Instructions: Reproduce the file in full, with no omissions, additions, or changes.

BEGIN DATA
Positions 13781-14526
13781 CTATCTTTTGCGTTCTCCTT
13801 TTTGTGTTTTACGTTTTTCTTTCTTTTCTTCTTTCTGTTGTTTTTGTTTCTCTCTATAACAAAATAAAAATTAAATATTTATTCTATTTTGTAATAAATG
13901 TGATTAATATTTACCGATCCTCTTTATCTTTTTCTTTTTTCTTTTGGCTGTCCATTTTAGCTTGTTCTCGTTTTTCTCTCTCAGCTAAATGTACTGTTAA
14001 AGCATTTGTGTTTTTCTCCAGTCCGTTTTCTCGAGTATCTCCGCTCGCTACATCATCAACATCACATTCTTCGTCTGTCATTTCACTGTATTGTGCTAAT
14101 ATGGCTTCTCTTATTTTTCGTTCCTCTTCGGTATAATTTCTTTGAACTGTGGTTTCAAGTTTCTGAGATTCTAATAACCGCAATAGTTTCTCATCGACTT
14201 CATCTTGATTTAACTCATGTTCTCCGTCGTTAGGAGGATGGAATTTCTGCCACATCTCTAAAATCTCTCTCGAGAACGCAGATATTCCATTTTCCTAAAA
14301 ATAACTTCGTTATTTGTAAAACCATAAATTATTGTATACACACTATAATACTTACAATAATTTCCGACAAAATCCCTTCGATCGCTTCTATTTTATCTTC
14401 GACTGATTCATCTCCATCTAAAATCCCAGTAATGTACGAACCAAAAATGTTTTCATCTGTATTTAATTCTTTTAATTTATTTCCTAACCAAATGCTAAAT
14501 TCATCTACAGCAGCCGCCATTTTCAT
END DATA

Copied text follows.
Positions 13781-14526
13781 CTATCTTTTGCGTTCTCCTT
13801 TTTGTGTTTTACGTTTTTCTTTCTTTTCTTCTTTCTGTTGTTTTTGTTTCTCTCTATAACAAAATAAAAATTAAATATTTATTCTATTTTGTAATAAATG
13901 TGATTAATATTTACCGATCCTCTTTATCTTTTTCTTTTTTCTTTTGGCTGTCCATTTTAGCTTGTTCTCGTTTTTCTCTCTCAGCTAAATGTACTGTTAA
14001 AGCATTTGTGTTTTTCTCCAGTCCGTTTTCTCGAGTATCTCCGCTCGCTACATCATCAACATCACATTCTTCGTCTGTCATTTCACTGTATTGTGCTAAT
14101 ATGGCTTCTCTTATTTTTCGTTCCTCTTCGGTATAATTTCTTTGAACTGTGGTTTCAAGTTTCTGAGATTCTAATAACCGCAATAGTTTCTCATCGACTT
14201 CATCTTGATTTAACTCATGTTCTCCGTCGTTAGGAGGATGGAATTTCTGCCACATCTCTAAAATCTCTCTCGAGAACGCAGATATTCCATTTTCCTAAAA
14301 ATAACTTCGTTATTTGTAAAACCATAAATTATTGTATACACACTATAATACTTACAATAATTTCCGACAAAATCCCTTCGATCGCTTCTATTTTATCTTC
14401 GACTGATTCATCTCCATCTAAAATCCCAGTAATGTACGAACCAAAAATGTTTTCATCTGTATTTAATTCTTTTAATTTATTTCCTAACCAAATGCTAAAT
14501 TCATCTACAGCAGCCGCCATTTTCAT